While it may sound more like a National Geographic TV episode to landlubbers, in seafaring parlance, a “breasting dolphin” plays an important role in providing access to the shore for a ship. Dolphins are man-made marine structures that are embedded in the bedrock which extend above the water level near the shore, enabling the berthing of a ship. Dolphins are also used to display signage (like speed limits) near shore. When used as part of a pier system, a series of dolphins can drastically reduce the overall size of the pier.
When Gainey’s Concrete Products of Holden, La., took on the project of creating custom breasting dolphins for a Mississippi River port, they knew it would be a challenge – but they were up for it. From setup to mold removal, it took three days to complete each deck. One of the biggest challenges was casting an 8-foot, 2-inch-thick steel plate into the deck. Gainey’s welded Nelson studs into the plate and pipe in a specified 9-inch pattern. The pipe had to be cast flush with the top of the concrete. The pattern was rotated in a specific angle with reference to the deck.
The design changed multiple times throughout the project, causing the precaster to alter drawings and rethink fabrication methods for each change. In the end, the project was accurately fabricated and delivered on time.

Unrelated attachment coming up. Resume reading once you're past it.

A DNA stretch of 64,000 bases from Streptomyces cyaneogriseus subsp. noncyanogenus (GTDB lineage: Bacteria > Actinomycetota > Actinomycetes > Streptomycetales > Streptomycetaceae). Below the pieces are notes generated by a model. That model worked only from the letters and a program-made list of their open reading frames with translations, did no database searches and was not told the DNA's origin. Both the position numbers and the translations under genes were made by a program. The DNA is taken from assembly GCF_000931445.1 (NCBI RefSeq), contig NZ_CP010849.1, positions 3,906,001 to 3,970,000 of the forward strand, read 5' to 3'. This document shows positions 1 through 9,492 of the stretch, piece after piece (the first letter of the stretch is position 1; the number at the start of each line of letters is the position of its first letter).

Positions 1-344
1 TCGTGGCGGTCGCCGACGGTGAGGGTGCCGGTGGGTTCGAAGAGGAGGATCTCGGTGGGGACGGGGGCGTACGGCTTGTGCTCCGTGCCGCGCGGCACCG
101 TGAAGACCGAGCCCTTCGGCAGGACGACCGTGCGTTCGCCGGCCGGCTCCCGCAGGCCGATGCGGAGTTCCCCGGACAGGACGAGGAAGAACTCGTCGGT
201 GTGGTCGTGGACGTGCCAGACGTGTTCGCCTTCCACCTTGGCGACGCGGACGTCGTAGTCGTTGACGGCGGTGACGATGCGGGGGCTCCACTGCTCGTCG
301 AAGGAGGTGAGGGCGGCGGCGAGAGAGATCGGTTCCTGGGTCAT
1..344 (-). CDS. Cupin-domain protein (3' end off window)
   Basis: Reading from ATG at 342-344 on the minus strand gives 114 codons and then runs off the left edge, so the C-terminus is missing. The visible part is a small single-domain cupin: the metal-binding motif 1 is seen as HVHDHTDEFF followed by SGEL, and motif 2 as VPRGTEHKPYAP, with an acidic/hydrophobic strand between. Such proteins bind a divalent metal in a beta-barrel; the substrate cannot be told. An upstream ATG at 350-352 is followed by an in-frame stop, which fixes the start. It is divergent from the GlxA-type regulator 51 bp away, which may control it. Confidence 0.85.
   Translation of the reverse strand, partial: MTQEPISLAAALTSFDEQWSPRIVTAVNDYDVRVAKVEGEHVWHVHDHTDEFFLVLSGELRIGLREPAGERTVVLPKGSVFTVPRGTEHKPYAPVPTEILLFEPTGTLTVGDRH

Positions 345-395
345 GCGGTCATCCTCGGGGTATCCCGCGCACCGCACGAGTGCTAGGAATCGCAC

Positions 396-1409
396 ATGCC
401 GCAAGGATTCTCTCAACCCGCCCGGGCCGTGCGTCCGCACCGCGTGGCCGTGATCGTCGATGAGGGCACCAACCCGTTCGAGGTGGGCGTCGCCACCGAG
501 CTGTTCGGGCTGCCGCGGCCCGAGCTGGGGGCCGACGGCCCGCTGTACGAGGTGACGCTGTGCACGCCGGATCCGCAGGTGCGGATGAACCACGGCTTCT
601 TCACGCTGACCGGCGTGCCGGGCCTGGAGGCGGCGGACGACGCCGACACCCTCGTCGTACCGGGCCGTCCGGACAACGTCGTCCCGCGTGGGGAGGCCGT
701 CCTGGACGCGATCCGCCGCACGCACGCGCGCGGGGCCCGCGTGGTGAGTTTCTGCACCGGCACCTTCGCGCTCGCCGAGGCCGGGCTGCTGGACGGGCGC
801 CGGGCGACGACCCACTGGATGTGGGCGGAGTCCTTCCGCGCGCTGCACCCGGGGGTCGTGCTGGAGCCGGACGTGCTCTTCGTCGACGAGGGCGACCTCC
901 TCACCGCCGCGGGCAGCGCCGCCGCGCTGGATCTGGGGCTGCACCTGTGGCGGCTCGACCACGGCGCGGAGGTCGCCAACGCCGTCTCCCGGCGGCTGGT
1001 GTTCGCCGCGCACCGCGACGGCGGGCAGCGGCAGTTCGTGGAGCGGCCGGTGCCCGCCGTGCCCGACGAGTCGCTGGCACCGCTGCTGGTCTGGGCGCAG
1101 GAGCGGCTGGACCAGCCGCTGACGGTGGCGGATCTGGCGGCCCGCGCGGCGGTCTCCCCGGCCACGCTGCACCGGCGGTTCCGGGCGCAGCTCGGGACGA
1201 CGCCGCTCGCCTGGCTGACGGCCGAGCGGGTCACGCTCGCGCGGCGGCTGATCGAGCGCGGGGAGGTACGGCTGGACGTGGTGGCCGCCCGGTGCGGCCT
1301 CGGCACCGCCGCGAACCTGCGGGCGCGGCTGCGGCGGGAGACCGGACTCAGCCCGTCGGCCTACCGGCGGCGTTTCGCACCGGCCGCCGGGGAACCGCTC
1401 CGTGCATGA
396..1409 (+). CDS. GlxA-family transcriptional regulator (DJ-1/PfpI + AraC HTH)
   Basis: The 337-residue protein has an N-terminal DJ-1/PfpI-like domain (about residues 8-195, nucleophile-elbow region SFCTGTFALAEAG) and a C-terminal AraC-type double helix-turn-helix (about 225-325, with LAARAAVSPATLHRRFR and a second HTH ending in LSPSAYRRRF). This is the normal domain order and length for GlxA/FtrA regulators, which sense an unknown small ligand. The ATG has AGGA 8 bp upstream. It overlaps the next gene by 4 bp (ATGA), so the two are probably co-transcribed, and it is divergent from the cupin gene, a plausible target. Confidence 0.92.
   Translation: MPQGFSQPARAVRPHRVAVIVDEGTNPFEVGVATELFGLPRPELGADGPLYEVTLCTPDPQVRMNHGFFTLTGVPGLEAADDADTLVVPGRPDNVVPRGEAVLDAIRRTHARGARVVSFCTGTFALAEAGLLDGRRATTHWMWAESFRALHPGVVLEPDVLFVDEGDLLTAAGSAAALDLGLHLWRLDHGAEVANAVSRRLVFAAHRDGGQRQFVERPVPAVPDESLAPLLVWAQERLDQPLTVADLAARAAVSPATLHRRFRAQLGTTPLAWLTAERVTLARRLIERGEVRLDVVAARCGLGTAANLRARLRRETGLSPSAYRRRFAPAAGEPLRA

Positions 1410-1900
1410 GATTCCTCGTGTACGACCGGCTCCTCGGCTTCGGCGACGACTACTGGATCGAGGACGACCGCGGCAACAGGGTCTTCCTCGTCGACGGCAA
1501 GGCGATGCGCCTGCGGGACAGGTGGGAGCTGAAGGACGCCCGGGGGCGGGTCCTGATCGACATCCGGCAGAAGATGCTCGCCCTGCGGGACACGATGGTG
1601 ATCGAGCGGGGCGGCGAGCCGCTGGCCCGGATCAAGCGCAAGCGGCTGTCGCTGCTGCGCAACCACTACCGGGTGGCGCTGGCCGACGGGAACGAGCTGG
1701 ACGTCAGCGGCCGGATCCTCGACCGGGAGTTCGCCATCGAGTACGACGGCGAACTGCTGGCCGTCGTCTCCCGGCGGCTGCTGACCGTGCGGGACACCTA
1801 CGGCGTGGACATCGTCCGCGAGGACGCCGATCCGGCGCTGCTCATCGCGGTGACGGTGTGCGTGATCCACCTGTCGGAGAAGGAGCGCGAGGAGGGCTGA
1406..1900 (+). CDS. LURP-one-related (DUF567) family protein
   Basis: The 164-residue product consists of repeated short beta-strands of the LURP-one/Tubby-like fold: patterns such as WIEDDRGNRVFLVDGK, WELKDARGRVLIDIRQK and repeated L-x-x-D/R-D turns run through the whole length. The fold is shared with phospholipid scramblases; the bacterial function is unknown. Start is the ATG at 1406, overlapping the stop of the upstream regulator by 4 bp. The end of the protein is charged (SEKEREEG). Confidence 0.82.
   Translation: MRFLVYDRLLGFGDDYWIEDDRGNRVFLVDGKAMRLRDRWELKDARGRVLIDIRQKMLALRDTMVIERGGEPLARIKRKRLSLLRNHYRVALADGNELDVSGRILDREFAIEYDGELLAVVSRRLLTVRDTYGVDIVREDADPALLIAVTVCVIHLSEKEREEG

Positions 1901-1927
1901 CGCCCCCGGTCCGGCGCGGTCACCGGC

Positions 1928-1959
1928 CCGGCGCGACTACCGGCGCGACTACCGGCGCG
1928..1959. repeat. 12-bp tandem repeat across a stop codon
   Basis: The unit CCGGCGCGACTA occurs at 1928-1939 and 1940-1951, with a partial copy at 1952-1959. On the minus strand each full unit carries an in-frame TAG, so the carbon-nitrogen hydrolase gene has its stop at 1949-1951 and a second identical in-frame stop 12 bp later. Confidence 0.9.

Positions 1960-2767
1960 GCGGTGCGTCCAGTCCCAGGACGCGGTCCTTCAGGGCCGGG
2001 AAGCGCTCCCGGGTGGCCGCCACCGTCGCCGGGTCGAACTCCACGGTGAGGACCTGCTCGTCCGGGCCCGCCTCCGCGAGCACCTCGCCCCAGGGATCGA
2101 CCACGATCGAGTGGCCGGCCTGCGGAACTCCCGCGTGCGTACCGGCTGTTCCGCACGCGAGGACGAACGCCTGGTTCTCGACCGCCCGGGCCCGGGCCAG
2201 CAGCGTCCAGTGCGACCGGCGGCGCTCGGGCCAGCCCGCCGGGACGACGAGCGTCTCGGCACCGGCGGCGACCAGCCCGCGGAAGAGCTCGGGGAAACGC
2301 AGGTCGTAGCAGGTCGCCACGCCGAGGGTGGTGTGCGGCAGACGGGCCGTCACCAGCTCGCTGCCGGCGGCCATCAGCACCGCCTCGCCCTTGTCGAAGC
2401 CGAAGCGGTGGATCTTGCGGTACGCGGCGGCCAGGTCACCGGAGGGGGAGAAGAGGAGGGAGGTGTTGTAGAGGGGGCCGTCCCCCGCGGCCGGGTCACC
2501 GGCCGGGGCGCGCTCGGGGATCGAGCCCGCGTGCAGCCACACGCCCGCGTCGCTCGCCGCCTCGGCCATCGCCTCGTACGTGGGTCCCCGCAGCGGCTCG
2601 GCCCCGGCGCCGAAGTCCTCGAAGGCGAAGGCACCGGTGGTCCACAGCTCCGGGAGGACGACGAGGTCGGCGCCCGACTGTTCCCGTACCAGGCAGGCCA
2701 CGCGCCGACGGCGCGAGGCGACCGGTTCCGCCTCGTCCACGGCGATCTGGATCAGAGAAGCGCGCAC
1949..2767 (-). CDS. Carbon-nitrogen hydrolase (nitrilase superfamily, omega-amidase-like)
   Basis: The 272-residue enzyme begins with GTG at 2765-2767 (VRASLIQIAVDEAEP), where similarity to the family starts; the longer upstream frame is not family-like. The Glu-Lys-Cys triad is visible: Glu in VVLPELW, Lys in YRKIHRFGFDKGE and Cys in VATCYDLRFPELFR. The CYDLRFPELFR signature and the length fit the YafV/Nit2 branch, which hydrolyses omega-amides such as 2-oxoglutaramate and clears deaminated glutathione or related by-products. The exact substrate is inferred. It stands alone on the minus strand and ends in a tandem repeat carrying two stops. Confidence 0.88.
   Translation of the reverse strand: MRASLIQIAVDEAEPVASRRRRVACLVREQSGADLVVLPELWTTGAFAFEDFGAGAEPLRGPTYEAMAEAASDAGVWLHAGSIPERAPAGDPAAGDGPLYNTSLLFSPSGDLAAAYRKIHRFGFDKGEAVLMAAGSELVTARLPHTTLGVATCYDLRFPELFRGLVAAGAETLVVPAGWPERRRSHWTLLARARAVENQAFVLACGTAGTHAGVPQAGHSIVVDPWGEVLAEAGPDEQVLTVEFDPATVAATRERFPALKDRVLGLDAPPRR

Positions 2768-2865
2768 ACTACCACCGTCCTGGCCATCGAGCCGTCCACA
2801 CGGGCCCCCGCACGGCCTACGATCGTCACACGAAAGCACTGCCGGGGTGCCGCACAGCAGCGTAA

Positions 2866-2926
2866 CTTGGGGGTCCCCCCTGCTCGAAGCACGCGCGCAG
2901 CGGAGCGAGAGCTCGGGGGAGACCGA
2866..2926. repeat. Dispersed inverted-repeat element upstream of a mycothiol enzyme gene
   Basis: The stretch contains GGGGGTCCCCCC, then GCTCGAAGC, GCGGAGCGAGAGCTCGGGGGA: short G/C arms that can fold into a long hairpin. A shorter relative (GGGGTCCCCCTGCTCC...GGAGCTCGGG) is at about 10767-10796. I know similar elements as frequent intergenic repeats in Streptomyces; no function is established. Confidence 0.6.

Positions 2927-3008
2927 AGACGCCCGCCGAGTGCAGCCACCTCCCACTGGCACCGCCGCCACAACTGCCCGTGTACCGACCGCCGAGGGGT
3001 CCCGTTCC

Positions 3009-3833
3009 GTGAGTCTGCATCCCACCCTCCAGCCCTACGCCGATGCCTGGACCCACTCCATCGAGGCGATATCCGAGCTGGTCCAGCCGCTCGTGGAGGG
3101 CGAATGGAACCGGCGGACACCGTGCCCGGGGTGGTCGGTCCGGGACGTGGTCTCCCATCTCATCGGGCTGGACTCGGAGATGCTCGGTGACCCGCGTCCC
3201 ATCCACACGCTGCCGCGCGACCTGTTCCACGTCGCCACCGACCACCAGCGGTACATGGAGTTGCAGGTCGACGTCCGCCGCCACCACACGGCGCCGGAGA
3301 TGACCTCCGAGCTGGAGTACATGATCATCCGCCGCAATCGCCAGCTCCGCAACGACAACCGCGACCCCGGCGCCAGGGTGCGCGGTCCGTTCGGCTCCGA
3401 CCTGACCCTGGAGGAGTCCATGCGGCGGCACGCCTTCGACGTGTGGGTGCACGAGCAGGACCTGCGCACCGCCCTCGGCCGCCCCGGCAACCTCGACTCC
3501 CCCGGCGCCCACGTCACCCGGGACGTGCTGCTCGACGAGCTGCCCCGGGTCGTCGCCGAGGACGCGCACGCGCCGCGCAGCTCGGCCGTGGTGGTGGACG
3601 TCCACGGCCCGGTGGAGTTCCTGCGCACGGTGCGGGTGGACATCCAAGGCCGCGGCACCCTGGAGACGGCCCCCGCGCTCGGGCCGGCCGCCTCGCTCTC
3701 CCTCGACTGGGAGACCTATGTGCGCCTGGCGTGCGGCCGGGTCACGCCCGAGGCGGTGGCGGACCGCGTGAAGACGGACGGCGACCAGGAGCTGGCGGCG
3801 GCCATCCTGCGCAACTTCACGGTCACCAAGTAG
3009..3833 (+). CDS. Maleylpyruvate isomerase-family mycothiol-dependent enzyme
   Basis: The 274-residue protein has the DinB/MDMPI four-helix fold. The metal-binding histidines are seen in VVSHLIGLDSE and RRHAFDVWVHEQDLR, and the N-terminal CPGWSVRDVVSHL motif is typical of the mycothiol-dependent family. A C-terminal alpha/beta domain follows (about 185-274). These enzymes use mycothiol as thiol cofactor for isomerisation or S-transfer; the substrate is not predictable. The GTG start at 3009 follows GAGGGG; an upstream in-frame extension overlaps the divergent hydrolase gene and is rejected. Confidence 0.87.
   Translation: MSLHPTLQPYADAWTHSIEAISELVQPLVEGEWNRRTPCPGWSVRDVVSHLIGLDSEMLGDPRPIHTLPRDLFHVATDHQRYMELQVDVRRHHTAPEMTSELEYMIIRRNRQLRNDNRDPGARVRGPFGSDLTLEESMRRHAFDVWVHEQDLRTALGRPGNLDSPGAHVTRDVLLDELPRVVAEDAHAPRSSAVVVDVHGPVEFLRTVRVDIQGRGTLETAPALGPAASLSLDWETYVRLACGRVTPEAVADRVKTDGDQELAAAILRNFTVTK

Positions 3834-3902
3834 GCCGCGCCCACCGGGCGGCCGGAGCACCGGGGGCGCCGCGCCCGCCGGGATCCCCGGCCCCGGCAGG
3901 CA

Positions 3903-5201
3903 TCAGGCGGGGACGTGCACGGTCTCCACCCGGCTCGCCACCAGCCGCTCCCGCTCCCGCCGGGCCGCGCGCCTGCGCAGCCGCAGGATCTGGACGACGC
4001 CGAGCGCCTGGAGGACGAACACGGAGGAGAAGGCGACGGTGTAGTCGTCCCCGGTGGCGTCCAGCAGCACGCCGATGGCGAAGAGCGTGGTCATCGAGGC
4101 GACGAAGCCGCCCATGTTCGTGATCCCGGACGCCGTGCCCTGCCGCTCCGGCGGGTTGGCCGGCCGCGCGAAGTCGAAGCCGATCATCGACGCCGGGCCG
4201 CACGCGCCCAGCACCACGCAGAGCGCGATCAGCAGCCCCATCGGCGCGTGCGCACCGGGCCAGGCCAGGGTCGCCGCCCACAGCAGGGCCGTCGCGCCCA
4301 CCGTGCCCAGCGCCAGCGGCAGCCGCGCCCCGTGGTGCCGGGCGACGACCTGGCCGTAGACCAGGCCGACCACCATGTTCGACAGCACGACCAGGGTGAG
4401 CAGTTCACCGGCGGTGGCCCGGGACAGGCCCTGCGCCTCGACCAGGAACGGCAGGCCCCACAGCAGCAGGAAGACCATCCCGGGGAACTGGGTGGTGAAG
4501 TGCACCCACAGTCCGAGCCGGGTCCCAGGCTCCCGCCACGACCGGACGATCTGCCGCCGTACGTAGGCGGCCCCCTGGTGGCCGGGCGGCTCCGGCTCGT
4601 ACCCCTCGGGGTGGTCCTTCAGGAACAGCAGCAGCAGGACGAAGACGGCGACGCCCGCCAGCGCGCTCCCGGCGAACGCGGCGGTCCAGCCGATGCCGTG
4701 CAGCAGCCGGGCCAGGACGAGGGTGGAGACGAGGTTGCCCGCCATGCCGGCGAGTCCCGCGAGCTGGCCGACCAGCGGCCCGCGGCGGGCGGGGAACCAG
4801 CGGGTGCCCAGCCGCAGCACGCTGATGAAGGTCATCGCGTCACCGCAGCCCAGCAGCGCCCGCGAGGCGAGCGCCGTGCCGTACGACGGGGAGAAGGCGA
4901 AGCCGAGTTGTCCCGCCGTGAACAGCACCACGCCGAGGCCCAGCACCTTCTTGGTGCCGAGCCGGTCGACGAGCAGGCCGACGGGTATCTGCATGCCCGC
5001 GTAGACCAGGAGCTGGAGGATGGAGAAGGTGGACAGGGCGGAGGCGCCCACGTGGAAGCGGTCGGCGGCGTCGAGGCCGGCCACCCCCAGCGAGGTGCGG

2015 CUP Awards Winners
Above Ground Category
Universal Precast Concrete Inc. – Roseville, Calif.
StructureCast – Santa Cruz, Calif.
Stress Ribbon Bridge
Hy-Grade Precast Concrete – St. Catharines, Ontario
Custom Precast Concrete Washroom
Bethlehem Precast Inc. – Babylon, N.Y.
Leesburg Concrete Co. Inc. – Astatula, Fla.
Boat Ramp Restroom
Olympian Precast Inc. – Seattle, Wash.
University Village South Building
Sherman-Dixie Concrete Industries – Highway 61, Bullitt County, Ky.
Brooks Run Modular Arch Span
StructureCast – Los Angeles County, Calif.
Cape Fear Precast LLC – Marine Corps Air Station, Jacksonville, N.C.
Aircraft-Rated Precast Infrastructure
Atlantic Precast Concrete Inc. – U.S. Route 1, Princeton University Campus, N.J.
Princeton University Box Culvert
Knights Precast – Charleston, S.C.
Massive Stormwater Tunnel Cover
Piranha Pipe & Precast – Sacramento, Calif.
Park Diversion Structure